Where the environment cannot be reset an alternate value function trained from independent data may be used as the target return. Alternatively returns may be stored in episodic memory and the recalled returns may be used as a target for training λ.
 Figure 3 shows a flow diagram of an example process for jointly training a reinforcement learning neural network and a reward function network of the types previously described.
 In the example at each time step of a w-step rollout, or until a terminal state is reached, the reinforcement learning neural network receives an observation ot and a reward n and, where the reinforcement learning neural network incorporates a recurrent neural network, a hidden state from the previous time step ht-i (step 300). The reinforcement learning neural network uses these to determine a policy nt defining action probabilities, a
value function output vt , and a lambda value t (or global lambda value λ). The
reinforcement learning neural network then selects an action at according to the policy nt (step 302).
 The process then retrospectively determines a λ-return value gt using the reward function network using either t or λ (step 304). This is used to determine gradients for updating the policy and value outputs of the reinforcement learning neural network, and also a gradient for updating the reward function network parameter(s) (step 306). These gradients are then backpropagated through the respective networks to update the parameters of these networks (step 308), and the process then continues with the next w-step rollout.
 Every m steps the target gt' for the reward function network is recalculated as previously described (step 310). In an example implementation n = 20, m = 30, M = 50.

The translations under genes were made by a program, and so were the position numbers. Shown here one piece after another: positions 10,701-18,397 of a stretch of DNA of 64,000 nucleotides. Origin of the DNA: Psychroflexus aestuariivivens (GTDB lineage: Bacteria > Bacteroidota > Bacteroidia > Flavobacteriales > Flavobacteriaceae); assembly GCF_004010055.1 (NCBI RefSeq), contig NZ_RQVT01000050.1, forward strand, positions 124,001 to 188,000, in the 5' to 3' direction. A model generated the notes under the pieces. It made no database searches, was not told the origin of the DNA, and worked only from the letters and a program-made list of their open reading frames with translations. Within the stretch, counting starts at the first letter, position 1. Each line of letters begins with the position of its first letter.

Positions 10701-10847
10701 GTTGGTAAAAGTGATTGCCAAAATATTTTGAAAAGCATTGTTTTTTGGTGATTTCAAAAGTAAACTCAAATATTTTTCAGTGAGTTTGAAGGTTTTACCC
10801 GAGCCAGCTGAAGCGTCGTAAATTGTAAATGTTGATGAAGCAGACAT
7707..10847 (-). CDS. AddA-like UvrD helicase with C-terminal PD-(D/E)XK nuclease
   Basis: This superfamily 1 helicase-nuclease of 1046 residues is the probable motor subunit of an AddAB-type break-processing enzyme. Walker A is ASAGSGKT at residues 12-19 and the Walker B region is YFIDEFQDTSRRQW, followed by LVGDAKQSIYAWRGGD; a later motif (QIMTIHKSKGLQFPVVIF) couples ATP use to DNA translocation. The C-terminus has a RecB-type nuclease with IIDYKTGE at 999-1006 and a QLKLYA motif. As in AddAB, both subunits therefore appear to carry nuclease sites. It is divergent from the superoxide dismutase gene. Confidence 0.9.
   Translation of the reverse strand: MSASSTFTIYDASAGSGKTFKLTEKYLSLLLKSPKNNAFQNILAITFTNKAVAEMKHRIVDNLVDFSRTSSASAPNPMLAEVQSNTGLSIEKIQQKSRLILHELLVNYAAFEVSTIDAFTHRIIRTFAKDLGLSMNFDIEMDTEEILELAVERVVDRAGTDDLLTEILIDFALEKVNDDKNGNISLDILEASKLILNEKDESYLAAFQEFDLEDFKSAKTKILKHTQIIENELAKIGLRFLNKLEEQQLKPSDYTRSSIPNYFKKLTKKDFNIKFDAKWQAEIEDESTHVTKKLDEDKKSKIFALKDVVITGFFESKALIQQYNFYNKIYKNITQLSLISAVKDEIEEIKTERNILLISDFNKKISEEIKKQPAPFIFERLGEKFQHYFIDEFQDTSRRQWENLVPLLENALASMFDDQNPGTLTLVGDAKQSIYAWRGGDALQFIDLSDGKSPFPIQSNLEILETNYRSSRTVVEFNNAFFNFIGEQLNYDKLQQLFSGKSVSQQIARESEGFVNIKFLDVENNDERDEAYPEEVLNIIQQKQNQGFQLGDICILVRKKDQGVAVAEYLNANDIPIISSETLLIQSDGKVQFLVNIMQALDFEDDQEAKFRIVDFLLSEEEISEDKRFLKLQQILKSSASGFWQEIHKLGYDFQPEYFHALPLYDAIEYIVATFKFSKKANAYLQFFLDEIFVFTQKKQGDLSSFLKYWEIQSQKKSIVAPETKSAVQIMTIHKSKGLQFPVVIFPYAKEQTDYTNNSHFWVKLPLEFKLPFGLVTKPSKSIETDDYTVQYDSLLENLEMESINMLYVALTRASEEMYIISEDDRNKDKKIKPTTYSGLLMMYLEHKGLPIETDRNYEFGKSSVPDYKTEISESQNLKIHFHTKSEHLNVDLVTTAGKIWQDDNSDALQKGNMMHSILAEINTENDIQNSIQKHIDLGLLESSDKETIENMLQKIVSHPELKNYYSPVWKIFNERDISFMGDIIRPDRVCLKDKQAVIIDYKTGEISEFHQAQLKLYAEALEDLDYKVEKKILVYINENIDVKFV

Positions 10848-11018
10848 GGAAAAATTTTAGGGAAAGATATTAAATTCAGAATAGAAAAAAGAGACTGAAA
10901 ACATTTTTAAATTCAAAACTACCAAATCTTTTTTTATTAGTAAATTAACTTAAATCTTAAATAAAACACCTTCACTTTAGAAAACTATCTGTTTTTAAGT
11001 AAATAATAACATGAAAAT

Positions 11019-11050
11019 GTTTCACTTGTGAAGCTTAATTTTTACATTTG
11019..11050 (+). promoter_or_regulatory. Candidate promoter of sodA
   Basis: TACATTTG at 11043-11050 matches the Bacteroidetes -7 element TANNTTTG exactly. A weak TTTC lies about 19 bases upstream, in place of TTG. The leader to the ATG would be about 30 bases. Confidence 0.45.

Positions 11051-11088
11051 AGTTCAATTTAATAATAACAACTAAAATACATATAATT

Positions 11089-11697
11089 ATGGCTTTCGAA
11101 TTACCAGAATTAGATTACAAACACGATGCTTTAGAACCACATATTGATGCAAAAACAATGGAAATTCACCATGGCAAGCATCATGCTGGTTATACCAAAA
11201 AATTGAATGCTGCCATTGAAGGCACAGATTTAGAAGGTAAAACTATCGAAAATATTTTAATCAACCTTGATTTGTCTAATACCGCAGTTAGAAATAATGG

In a variant of the process of Figure 3 multiple workers may be employed, each with a respective copy of the environment and a corresponding set of network parameters. Each worker may be allocated a computational thread and may operate independently, periodically updating a set of shared network parameters. Thus a worker may make a copy of the shared parameters, perform an n-step rollout and determine gradients as previously described, and then use the gradients to update the shared network parameters.
 A loss function J for the reinforcement learning neural network may comprise a policy term and a value term and a gradient of this loss may, in one example be defined as:
Vy = (vt - gt)Vlognt + c(yt - gt)Vvt - cHVH(nt) where c is a hyperparameter, for example of value 1, defining the relative importance of the policy and value gradient terms, and where H(nt) denotes an entropy of the policy and cH is a hyperparameter, for example of value 0.001, defining the strength of the entropy regularization. The entropy term encourages exploration as where the network is certain, and thus an action has a high probability, the entropy is low. In practice for each term the gradient is taken with respect to the parameters of the relevant network. In this example the parameters of the policy output may be adapted using the first, policy gradient term and the parameters of the value output may be adapted using the second, value gradient term. The entropy term may be included in the policy gradient term.
 A joint loss function for the reinforcement learning neural network and the reward function network may comprise an additional loss ]λ for determining λ, so that the total loss Jtot = J + ix- The gradient of ]χ may be used to update the parameter(s) defining λ, for example the parameters of the λ-network 122 determining Xt from ht.
 In some implementations J = ~ (v t ~ 9t' where cx is a hyperparameter, for example of value 1, defining the relative importance of the ]χ loss term and v£ = (1 - t)vt + tgt
 As gt = rt+1 + γν£+ί the loss ]χ can be interpreted as minimizing the difference between gt and rt+1 + γν +ί and thus the update to the λ-return uses at least one real reward.